For example, earlier today Jon Lieff detailed the sequence of events that lead from nutrient uptake to cell type differentiation of glial cells. Glia surround neurons; hold them in place; supply neurons with nutrients and oxygen; insulate neurons from each other, and they perform other functions that important to learning and memory. See: Versatile Lipoproteins in Healthy Brains and Alzheimers

Excerpt: “App, the molecule that is the precursor to amyloid-β, is cut by the enzymes beta secretase and gamma secretase creating the amyloid-β molecules. These two enzymes have a variety of functions in the synapse. One is related to pruning synapses, stopping new brain cell creation and increasing cell death. The other is related to protection of synapses.
The cutting process makes 2 types of amyloid-β with different numbers of amino acids—either 40 amino acids or 42. The 42 variety creates the plaques of Alzheimer’s. The mutation mentioned above, also, increases the 42 version.

The APP and the secretase are usually in different compartments of the pipeline, but in Alzheimer’s they share the same compartment and produce more of the 42 variety.”

My comment: The nutrient-dependent substitution of two amino acids leads to creation and removal of the plaques of Alzheimer’s manifested in the context of mutations that also are associated with 42 amino acids and cell type differentiation. However, the epigenetic effects of nutrient-uptake on amino acid substitutions can be separated from the unknown effects of mutations in the context of typical and atypical cell type differentiation linked from spatial olfactory learning during themodynamic cycles of protein biosynthesis and degradation to “…the path followed by a rat as it moves around a box looking for pieces of food.” The seemingly futile thermodynamic cycles end when the rat ingests the food it found via the food’s odor. That is how the food odor is linked from its epigenetic effects on RNA-directed DNA methylation to recognition of self vs other differences in conspecifics that find sources of food that lead to metabolism and production of species-specific pheromones that control the physiology of reproduction. Nutrient-dependent pheromone-controlled reproduction can also be linked from the decline of olfactory acuity and specificity to increased mortality, and to increased morbidity associated with Alzheimer’s disease in humans via conserved molecular mechanisms that link the epigenetic landscape to the physical landscape of DNA in the organized genomes of species from microbes to man. See: Olfactory Dysfunction Predicts 5-Year Mortality in Older Adults.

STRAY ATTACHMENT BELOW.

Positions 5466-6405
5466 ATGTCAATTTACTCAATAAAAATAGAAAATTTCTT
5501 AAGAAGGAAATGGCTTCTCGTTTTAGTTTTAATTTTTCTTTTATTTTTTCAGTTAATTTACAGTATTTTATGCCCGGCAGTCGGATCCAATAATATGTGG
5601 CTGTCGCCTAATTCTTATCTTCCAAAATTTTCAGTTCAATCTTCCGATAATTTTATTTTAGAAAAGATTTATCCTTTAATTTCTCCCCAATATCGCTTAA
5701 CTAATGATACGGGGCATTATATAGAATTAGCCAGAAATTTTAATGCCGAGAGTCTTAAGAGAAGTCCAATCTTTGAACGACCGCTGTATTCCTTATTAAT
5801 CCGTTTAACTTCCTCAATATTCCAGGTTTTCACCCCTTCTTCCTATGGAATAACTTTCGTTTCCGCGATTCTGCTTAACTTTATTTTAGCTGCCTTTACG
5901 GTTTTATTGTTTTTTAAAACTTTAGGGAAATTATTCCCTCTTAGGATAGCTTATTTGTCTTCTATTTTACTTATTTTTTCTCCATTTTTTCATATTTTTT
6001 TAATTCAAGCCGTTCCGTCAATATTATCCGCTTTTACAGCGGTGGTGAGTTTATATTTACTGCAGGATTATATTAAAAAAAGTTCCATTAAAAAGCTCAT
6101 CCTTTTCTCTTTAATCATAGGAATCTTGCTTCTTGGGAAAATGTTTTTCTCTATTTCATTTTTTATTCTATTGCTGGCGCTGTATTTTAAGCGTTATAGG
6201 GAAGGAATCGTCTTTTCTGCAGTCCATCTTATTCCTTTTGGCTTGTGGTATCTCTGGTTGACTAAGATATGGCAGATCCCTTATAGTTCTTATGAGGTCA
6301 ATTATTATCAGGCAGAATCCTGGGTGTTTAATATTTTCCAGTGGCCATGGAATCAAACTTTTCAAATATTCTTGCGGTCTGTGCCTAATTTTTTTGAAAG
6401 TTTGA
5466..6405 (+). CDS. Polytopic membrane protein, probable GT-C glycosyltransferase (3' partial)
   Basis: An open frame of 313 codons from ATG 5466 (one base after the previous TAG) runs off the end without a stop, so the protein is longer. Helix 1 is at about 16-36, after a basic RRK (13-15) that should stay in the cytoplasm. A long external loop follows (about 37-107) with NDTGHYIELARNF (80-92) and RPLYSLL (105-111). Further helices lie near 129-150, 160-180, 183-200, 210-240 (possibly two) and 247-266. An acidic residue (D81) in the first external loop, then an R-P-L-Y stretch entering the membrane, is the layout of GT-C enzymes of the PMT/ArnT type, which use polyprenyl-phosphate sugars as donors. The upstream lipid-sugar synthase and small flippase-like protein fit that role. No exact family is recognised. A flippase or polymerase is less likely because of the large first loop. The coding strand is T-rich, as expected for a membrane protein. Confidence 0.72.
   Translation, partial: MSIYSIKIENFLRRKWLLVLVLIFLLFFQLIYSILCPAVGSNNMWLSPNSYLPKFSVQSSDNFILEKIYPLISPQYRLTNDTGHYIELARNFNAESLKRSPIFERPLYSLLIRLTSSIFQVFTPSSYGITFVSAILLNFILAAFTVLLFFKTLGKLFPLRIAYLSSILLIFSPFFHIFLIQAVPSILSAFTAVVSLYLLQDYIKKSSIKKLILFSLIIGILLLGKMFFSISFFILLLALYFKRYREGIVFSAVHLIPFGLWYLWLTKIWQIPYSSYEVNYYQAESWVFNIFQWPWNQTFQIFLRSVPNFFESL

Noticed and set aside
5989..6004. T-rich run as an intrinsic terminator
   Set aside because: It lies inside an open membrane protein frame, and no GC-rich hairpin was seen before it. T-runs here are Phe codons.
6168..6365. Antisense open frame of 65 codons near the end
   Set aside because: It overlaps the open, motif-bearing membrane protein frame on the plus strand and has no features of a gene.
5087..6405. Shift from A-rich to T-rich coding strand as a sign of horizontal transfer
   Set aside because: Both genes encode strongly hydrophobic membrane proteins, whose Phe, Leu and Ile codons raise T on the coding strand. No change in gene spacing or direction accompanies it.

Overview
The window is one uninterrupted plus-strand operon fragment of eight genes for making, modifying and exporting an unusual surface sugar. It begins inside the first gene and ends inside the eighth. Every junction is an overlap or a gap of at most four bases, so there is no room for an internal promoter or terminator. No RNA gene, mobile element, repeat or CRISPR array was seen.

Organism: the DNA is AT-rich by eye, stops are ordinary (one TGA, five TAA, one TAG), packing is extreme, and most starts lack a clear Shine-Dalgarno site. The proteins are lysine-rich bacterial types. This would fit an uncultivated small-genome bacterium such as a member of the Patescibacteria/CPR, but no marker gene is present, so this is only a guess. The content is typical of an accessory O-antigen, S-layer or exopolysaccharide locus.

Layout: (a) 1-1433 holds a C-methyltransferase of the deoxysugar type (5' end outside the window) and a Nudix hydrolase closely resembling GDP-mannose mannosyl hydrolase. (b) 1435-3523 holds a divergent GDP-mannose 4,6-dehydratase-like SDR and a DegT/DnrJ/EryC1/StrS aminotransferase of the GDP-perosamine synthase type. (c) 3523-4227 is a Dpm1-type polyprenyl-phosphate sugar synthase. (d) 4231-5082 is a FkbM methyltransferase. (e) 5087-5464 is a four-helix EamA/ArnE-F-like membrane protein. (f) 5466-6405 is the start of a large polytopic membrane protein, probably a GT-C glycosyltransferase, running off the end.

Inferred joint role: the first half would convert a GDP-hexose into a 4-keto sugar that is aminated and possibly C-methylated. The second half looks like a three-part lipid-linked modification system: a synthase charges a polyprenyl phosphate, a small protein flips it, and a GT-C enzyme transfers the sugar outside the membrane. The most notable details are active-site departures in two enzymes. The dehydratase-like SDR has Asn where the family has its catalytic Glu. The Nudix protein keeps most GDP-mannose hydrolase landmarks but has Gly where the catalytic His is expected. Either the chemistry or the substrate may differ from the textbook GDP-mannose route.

Notify of
Inline Feedbacks
View all comments

[…] detailed aspects of RNA-directed DNA methylation and cell type differentiation that show up in the 2014 Nobel Prize in Physiology or Medicine. It was awarded to John O’Keefe, 75, a British-American scientist, who will share the prize of […]

Want more on the same topic?

Swipe/Drag Left and Right To Browse Related Posts: